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Murph

How to trap crayfish

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had an hour on a certain stretch of river this morning, caught 84 using rabbit carcas on 3 drop nets

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Not sure about the white meat for bait thing. My brother-in-law is a registered fisherman in Scotland, fishes creels for lobsters and crab. It is ILLEGAL to use chicken or rabbit for bait as it makes the lobsters poisonous to eat (or at least that is the reason he told me he can't use them) - stinky salted mackerel are his bait and he relies on catching lobbies for their living.

 

It might be worth asking about the suitability of animal flesh for bait if you intend to eat them....fish bait would be fine I am sure. Tin of pilchards/ Although you are probably just as well using a fish caught in the river for bait - be a waste using a tin of pilchards!

 

I think we have them creeping in around here, but we still have the white claws, one of the last strongholds for them.

 

Who put those pictures up from the Mole, set at lunchtime? I can't remember - anyway, those green ones in your nets look like white claws to me. So be careful.

Edited by Acuspell

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I believe the reason that meat is/was illegal in creels dates back to ww2, to stop boats using human consumption meat . I don't know if it still applies.

Every fisherman has a different idea as to bait for lobsters and crabs, crabs are much fussier than lobsters and fresh bait is a must for them and we prefer fresh for lobster too, salted really is a last resort for us.

Incidentally, we caught a marine crayfish while tanglenetting this autumn, the first ever in our area, i will try and put a pic up.

This would be a welcome invader for us as we were offered £50.00 per kilo fot it, however we donted it to blue reef aquarium at tynemouth.

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Shamus, that is interesting and I can quite belive it. iain is a crofter - 5th generation on this holding - on Skye and bait is collected in summer and salted to last the winter when there is none to be caught. The winter gales means they often can't get out of the bay in the small boats they use (he is making a living from a 16-footer). We used to get crays off the south coast of Cornwall, that one you you caught has crawled a long way - with luck they have followed the water temperature. I have a very good friend in Seahouses, used to fish and was cox of the lifeboat. I get up there a couple of times a year......seatrout forays with Lord James, as an invite! I don't normally move in those circles. :victory:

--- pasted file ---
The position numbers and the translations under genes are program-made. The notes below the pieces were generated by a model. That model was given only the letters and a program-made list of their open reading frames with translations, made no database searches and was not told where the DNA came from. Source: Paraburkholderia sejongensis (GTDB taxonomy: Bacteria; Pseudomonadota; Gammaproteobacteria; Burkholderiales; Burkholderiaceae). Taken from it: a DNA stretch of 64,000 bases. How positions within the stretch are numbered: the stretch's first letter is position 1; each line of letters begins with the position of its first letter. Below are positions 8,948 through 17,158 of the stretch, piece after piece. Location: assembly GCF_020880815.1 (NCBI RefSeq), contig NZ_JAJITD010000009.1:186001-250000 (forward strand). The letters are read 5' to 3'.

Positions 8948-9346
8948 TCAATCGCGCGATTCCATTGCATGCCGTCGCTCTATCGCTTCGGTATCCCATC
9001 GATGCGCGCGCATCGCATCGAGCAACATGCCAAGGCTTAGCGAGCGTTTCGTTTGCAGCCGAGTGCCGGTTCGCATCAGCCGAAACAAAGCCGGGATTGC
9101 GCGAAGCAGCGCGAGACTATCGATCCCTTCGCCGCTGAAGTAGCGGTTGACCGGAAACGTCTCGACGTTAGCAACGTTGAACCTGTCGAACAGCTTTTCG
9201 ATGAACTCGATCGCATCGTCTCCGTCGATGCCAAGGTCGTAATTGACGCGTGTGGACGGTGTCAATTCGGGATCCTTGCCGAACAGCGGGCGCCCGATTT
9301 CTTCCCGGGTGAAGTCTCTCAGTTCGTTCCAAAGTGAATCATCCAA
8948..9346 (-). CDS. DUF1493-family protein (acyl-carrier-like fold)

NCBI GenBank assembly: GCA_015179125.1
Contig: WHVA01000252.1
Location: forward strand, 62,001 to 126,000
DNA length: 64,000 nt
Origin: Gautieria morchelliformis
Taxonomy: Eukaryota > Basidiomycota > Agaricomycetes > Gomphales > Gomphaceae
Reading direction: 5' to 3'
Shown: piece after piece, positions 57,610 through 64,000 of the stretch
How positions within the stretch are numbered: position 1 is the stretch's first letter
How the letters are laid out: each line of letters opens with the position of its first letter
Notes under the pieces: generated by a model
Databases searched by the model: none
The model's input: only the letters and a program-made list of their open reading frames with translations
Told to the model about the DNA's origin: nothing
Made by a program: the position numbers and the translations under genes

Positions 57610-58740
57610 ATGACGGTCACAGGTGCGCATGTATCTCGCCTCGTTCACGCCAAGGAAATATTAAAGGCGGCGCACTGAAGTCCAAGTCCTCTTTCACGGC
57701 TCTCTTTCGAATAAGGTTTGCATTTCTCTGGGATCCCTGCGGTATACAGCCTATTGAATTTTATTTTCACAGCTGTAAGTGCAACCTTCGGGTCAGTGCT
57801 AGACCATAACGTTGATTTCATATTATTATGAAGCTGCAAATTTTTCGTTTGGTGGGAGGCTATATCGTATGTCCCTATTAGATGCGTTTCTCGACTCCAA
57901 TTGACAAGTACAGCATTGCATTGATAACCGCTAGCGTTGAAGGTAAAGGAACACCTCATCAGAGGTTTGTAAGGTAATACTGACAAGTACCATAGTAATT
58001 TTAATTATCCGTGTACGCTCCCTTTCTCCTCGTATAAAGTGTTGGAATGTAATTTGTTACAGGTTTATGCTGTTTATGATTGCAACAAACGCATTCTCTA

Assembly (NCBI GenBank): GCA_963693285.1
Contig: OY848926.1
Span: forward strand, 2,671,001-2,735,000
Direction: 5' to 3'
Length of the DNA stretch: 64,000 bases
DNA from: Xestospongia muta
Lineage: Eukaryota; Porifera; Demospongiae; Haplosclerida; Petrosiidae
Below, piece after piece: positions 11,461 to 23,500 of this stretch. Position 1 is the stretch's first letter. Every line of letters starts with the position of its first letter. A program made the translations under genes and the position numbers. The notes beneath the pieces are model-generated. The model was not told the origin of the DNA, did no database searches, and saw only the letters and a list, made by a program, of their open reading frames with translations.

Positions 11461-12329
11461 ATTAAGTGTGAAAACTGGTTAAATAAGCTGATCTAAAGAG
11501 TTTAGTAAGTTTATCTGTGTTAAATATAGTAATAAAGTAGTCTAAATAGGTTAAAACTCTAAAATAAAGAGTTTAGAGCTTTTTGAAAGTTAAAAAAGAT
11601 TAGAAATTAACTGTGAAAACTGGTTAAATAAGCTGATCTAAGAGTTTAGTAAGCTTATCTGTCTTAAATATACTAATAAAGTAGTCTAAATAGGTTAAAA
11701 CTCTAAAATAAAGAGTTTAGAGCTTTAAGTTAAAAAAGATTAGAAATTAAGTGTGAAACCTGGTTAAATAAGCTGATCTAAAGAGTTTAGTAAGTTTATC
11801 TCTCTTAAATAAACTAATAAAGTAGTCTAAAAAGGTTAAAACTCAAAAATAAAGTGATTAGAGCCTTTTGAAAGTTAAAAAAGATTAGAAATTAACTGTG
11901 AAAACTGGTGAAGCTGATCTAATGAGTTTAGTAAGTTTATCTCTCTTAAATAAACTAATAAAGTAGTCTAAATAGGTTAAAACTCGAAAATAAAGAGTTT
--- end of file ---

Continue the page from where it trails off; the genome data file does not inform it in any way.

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we get a shopping basket like you get in tesco,tie a cooked chicken in the bottom and lower it in near a jetty or something.leave it a few hours then its barby time.

A cooked chicken ! sod that eat the cooked chicken and put in some road kill, I just shoot a pigeon or rabbit they work fantastic.

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Not sure about the white meat for bait thing. My brother-in-law is a registered fisherman in Scotland, fishes creels for lobsters and crab. It is ILLEGAL to use chicken or rabbit for bait as it makes the lobsters poisonous to eat (or at least that is the reason he told me he can't use them) - stinky salted mackerel are his bait and he relies on catching lobbies for their living.

 

It might be worth asking about the suitability of animal flesh for bait if you intend to eat them...

 

this was a talked about post over on the WSF, just to put everyones mind at rest, phoned and chatted with EA officials and its perfectly legal to use fowl or rabbit meat as a bait for crays or lobsters

did'nt ask about scotland, they are a weird lot up there :boogy:

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I rember seeing a map on cray fish population ,is it true we have none in Scotland ?.

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can anyone confirm that there are non native crayfish in northern ireland? I bought one of those traps off e bay mad notion had to have watched river cottage and went a bit mental. Its never been wet in five years. I have considered setting it for eels just for one for the pot.

 

its still a bit cold, but why not wait for it to warm up, then go on a walkabout, bit of rabbit as bait, long bit of rope on your net, and do some test drops, in different rivers/ponds/lakes etc

the trouble you'll find with hoping that someone will direct you to a spot, is a lot of people class "the spots" as a highly guarded secret,

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can anyone confirm that there are non native crayfish in northern ireland? I bought one of those traps off e bay mad notion had to have watched river cottage and went a bit mental. Its never been wet in five years. I have considered setting it for eels just for one for the pot.

 

ive done abit of googling on this and the answer was no there are no 'known' signals just the native ones which are protected!in one way im glad we dont have them here causing damage but they look delicious evenmore so when you look at the price of prawn/longuistines in the supermarket!

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put a tester pot in a 4' deep pool tin of tuna with holes in i'll go and have a look in the morning they are surposed to be in there somewere but after walking the banks with the kids didnt see any

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